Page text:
In the last post I wrote about some of the changes the Lord is bringing me through in how I engage other people, particularly unbelievers. The men the Lord has been using to bring this change about are Francis Schaeffer and Jerram Barrs. L'Abri of course is the communal ministry that the Schaeffers started in the 50's, it has blossomed to numerous communities throughout the world. The idea of L'Abri was to be a vibrant community in which unbelievers and believers could come and study to find answers to their questions. One of the motto's of Schaeffer was that there is no question that is off limits, if Christianity is the truth it can answer any question man may have. So unbelievers are encouraged to come to L'Abri as questions, raise objections and really find answers in Christianity.
It is this emphasis on a communal/relational witness (although L'Abri is not technically a commune) that I think is desperately needed in our day. In that the Emergents are right, they are late in saying this but they are right. This relational approach to evangelism is really faithful to what the Bible says about man, because man is more than just a biological machine, man is personal, emotional, and in need of real love. This is because man is made in the image of God, and as such all men's lives are precious and valuable. There are no insignificant people. This is the heart of the Bible centered relational approach to evangelism I am falling in love with.
This brings me to the conference. I had been listening to Jerram Barrs' messages on these topics for the past few months and I knew I had to go to this conference in Minnesota put together by L'Abri on Postmodernism and truth. It was absolutely wonderful, I don't think I could have been more impressed with all that I saw and heard.
Apart from the content of the messages the thing that has impressed me the most is the sorrow over the lostness of man. One of the most touching examples was when one of the speakers was telling of his ministry in Africa and he recounted to us his visit to one of the old slave fortresses in Ghana. It was in this fortress that about a thousand slaves would be held prior to be shipped out to various countries. When you walk into the room the slaves were held you realize the floor you are treading upon is not dirt it is human excrement and blood. As he continued his tour of the fortress he saw a beautiful white building and asked the guide, "What is this building?" the guide replied "That was the church that the traders met in." The church was located above the dungeon that housed the slaves.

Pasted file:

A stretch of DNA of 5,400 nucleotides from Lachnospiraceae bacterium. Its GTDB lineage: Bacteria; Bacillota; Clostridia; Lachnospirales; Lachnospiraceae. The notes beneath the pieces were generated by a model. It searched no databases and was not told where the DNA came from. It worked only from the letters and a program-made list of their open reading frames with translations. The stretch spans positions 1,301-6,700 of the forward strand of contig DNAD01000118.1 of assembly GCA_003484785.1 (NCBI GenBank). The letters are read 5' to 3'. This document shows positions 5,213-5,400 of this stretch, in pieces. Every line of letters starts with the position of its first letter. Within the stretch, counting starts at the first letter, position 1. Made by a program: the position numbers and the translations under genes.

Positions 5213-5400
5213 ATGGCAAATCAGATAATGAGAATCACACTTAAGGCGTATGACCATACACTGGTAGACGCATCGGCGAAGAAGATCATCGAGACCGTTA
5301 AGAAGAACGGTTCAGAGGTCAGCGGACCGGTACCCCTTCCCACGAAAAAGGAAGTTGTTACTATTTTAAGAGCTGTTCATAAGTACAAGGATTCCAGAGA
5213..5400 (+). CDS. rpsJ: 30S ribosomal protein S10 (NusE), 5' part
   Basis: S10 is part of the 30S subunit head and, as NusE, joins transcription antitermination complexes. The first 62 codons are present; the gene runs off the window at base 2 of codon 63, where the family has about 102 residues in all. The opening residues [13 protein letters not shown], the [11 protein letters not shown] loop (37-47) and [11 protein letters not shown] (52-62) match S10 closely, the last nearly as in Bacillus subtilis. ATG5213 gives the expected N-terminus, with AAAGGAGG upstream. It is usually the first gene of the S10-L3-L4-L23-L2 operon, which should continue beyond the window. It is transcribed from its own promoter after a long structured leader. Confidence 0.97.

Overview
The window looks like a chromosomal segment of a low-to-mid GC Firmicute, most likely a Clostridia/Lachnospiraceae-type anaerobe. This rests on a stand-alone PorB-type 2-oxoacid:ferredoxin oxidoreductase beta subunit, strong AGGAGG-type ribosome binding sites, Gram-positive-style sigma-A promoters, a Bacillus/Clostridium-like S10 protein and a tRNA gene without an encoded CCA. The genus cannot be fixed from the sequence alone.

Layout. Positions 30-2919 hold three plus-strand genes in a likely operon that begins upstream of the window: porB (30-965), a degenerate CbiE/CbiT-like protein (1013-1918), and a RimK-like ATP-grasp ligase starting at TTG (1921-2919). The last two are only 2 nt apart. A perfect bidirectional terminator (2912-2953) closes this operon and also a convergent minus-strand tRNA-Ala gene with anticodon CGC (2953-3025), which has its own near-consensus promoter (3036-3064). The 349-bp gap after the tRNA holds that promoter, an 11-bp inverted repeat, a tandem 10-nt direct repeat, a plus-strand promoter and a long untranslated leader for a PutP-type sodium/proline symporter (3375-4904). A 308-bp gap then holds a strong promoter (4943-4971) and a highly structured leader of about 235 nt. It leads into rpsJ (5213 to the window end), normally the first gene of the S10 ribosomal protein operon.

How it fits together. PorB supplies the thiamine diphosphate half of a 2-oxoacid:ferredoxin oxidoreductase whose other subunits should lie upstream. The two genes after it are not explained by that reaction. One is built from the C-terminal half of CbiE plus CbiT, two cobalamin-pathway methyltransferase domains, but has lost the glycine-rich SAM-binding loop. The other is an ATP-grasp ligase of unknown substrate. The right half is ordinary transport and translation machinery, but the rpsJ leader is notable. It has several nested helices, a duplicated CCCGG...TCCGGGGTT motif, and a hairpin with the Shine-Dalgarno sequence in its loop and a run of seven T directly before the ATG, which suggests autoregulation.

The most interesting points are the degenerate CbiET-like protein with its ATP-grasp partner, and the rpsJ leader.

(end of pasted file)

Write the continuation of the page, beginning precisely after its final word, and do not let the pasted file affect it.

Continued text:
How utterly tragic. But what was beautiful was to be in the conference room and with tears in my eyes hear numerous sniffles and noses being blown as we sorrowed over how ugly and hypocritical man can be and that the Church did not act as the Church and speak out against these moral evils. That is something to weep over. This should be our attitude towards the lostness of our culture, one of sorrow. Don't get me wrong I think anger is also Biblical, but I just wonder how the world sees us when we speak out on the lostness of our culture. Do they see people who are mad at homosexuals and women who think abortion is a right, and thus are just an angry mob trying to impose our morality on everybody?
We must weep because these are real people who are made in the image of God whose lives are precious who are living in homosexual lifestyles. These are real women who are so warped in their fallen thinking that they honestly believe that as a women it is their right over their own body to choose whether or not to terminate a child in the womb. When we can see these people as lost people made in the image of God not "Them" or enemies then can we have a loving witness that is seasoned with salt. If we can't do this we will always be dismissed as an angry hateful activist group seeking to impose our will on others.
Don't get me wrong this will not be at the expense of conviction, we must tell the homosexual that he is living in a sinful lifestyle, we absolutely must. But, if we don't truly love the lost person who is caught in this lifestyle why are we even telling him he is in sin at all?